Generally, employers cannot discriminate in hiring and promotions or other terms and conditions of employment based on an employee’s status as a medical marijuana patient. There are, however, some exceptions. For example, if a job applicant voluntarily discloses use of a prescribed or recommended medication that would preclude him or her from safely performing the job, the employer may decline to hire the applicant. In addition, four states—Arizona, Delaware, Minnesota and New York—expressly protect medical marijuana users by placing the burden on employers to prove that the employee was impaired while on the job.
Meanwhile, because marijuana can stay in a person’s system for months, an employee who is legally prescribed or recommended marijuana could test positive for the drug even if he or she is not impaired at work. Terminating an employee solely for a positive drug test—without evidence that the employee was actually impaired at work—could give rise to a claim of discrimination based on medical marijuana patient status, the underlying disability or illness for which the drug is prescribed or protected class status in the event testing could be perceived to single out certain groups of workers (for example, age groups, genders, races or other categories of employees). Employers should also be cognizant of employees’ rights to privacy when considering how tests are conducted.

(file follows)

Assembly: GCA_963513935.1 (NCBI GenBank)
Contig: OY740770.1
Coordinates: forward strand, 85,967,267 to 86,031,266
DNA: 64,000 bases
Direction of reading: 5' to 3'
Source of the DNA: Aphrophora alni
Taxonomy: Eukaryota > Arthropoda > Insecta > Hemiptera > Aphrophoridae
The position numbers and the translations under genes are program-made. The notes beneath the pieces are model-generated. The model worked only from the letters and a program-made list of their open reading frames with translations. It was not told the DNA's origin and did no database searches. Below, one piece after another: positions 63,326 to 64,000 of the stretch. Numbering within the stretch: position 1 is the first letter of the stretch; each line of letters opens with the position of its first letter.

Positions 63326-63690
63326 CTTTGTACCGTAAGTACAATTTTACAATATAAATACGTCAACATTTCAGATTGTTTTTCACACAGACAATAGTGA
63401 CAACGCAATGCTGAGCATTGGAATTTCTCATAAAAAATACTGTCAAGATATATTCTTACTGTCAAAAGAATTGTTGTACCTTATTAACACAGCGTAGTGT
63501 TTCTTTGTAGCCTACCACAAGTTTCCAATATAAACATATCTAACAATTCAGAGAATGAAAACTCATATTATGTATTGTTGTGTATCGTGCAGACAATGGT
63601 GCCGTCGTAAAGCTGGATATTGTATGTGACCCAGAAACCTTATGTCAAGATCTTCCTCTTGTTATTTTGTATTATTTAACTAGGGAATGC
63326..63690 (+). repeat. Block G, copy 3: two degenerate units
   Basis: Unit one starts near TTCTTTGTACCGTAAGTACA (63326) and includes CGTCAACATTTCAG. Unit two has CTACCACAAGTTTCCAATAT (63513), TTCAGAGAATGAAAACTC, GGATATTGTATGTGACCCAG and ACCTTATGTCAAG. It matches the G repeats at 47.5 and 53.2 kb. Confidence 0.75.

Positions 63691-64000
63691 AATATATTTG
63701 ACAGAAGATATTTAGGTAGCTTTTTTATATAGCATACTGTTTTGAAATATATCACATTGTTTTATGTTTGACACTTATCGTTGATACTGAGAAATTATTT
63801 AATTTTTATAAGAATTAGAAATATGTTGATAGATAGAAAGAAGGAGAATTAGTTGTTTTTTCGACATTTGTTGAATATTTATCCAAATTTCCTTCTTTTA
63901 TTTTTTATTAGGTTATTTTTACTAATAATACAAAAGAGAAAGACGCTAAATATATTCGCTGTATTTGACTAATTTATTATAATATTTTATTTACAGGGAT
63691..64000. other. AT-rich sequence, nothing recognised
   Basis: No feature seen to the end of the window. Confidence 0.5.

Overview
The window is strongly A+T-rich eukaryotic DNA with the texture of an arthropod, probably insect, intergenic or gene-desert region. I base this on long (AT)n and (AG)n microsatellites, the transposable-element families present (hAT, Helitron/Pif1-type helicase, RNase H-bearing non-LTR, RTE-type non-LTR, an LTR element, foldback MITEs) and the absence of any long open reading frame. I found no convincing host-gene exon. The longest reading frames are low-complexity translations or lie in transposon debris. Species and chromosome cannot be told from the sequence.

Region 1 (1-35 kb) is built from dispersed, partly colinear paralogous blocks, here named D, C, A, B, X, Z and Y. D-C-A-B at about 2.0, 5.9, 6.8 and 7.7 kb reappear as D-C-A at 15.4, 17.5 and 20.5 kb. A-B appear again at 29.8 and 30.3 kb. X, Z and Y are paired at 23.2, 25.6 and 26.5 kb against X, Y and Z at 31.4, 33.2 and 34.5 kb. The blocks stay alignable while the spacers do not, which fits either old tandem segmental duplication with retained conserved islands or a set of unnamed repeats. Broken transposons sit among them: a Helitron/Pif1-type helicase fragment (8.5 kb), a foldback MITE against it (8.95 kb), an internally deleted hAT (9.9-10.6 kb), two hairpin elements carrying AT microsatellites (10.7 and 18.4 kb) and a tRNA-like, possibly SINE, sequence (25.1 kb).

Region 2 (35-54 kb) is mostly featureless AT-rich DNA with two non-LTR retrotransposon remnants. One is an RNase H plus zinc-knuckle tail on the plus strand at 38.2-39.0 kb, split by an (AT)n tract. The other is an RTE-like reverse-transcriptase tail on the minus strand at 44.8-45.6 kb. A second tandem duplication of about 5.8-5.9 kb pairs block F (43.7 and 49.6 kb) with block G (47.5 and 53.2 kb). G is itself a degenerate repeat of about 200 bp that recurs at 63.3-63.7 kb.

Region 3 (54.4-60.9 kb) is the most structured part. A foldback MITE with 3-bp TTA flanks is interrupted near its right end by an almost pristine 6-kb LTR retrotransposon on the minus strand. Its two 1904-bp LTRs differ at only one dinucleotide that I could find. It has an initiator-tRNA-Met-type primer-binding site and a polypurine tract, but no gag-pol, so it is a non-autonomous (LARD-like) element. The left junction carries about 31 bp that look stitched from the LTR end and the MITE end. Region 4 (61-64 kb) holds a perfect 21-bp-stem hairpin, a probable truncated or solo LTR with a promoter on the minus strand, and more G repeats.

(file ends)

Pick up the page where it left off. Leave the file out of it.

As employers face increasing legalization of marijuana, it’s important that their staff, advisors and vendors—including workers’ compensation claims administrators—clearly understand the implications of new and evolving laws. Employers should take a careful look at their state’s workers’ compensation laws and medical marijuana laws and work with their insurance, risk and legal advisors to determine what responsibilities they have to cover injuries that could involve marijuana use or to pay for marijuana as a form of treatment for a workplace injury.